The Ministry of Culture held an awards ceremony on Feb. 12 to confer the National Cultural Award of the R.O.C. to three cultural masters in recognition of their outstanding contributions in carrying the torch of Taiwan's cultural heritage. The 87-year-old poet Yu Guangzhong (余光中) and 91-year-old novelist Chi Pang-yuan (齊邦媛) attended the ceremony to express their gratitude for the importance the Executive Yuan has attached to culture, while the late architect Han Pao-teh (漢寶德) was represented by his daughter.
Yu has maintained a proliferate literary output for more than half a century and many of his poems and essays are now included in textbooks across the Taiwan Strait, profoundly impacting modern Chinese-language education. Many musicians, including Yang Hsuan (楊弦) and Lee Tai-hsiang (李泰祥), have adapted his poems to compose enduring popular songs. The renowned poet said when receiving the award that "culture is the rare height where science cannot reach, and the poise that politics can not influence.”
Chi, a famous writer who has methodically promoted the translation of modern Chinese literature into English so that Taiwan's literary works can be read in other parts of the world, is known for her contributions to the establishment of the National Museum of Taiwan Literature, and the enhancement of Taiwan literature's visibility through international literary exchanges.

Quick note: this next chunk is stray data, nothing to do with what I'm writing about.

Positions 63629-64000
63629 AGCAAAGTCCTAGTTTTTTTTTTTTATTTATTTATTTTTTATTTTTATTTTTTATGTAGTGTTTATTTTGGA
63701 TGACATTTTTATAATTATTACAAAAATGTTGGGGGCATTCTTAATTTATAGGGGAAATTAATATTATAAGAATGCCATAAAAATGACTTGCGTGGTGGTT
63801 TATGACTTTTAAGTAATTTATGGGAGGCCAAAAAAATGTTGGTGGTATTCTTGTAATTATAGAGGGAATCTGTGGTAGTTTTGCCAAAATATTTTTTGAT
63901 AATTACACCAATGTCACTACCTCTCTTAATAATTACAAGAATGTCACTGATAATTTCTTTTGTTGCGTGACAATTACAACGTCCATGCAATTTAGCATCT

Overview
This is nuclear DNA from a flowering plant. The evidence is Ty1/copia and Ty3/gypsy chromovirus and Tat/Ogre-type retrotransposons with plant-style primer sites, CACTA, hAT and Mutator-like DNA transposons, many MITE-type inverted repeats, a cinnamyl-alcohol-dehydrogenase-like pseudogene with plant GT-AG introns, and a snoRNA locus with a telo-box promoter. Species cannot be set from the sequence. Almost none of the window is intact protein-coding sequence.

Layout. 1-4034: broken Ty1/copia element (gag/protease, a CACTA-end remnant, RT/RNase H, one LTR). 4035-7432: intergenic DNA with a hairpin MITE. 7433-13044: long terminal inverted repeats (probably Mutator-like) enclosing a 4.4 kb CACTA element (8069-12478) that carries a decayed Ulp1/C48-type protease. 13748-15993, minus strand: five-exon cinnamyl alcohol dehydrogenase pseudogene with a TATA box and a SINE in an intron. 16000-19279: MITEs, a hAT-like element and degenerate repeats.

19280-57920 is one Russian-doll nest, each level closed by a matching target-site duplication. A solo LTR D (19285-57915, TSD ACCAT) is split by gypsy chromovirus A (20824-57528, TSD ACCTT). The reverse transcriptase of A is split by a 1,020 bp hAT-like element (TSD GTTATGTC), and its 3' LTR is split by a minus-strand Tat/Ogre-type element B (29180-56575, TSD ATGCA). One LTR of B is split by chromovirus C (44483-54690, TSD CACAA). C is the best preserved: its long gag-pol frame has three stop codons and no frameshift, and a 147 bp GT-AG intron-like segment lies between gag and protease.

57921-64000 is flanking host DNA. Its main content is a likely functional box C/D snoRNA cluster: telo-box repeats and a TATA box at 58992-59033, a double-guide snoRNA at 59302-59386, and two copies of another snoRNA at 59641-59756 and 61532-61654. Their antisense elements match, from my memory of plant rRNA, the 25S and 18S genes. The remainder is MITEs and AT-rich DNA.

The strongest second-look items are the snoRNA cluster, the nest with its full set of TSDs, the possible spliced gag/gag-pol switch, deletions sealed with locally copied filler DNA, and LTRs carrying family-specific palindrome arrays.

She wove the story of her life into the epic memoir "River of Big Torrents (巨流河)” by portraying major changes of the times as well as the absurdity and ruthless of war and history. Upon receiving the National Cultural Award medallion, she said emotionally that "I wrote ‘River of Big Torrents' not for myself but for my parents, family, and that era, hoping all displaced individuals may rely on this book to survive. Whether you were born in Taiwan or from the mainland, we all have gone through those suffering years and came to set up homes in Taiwan. Now we should work together to develop this land and make Taiwan a place where we can always come back.”
The late architect Han had made a profound impact on Taiwan's architectural education, especially in the fields of investigation, renovation, and preservation of cultural relics. He was also an educator, an arts administration expert, and an intellectual who had actively promoted the aesthetics of living and the development of humanities. Han passed away on Nov. 20, 2014 at the age of 80.
His daughter, Han Ke-fan (漢可凡), recalled that: "My father was a typical intellectual whoexperienced war and chaos, and was forced to leave his hometown. He decided to dedicate his life to his country and convey what he had seen and heard to society through teaching after he arrived in Taiwan. His last wish was to promote aesthetics, and I hope his students will be able to continue my father's dream.”
From left to right: Culture Minister Hung Meng-chi; the late architect Han Pao-teh's daughter Han Ke-fan; writer Chi Pang-yuan; poet Yu Kuangzhong; and Premier Mao Chi-kuo.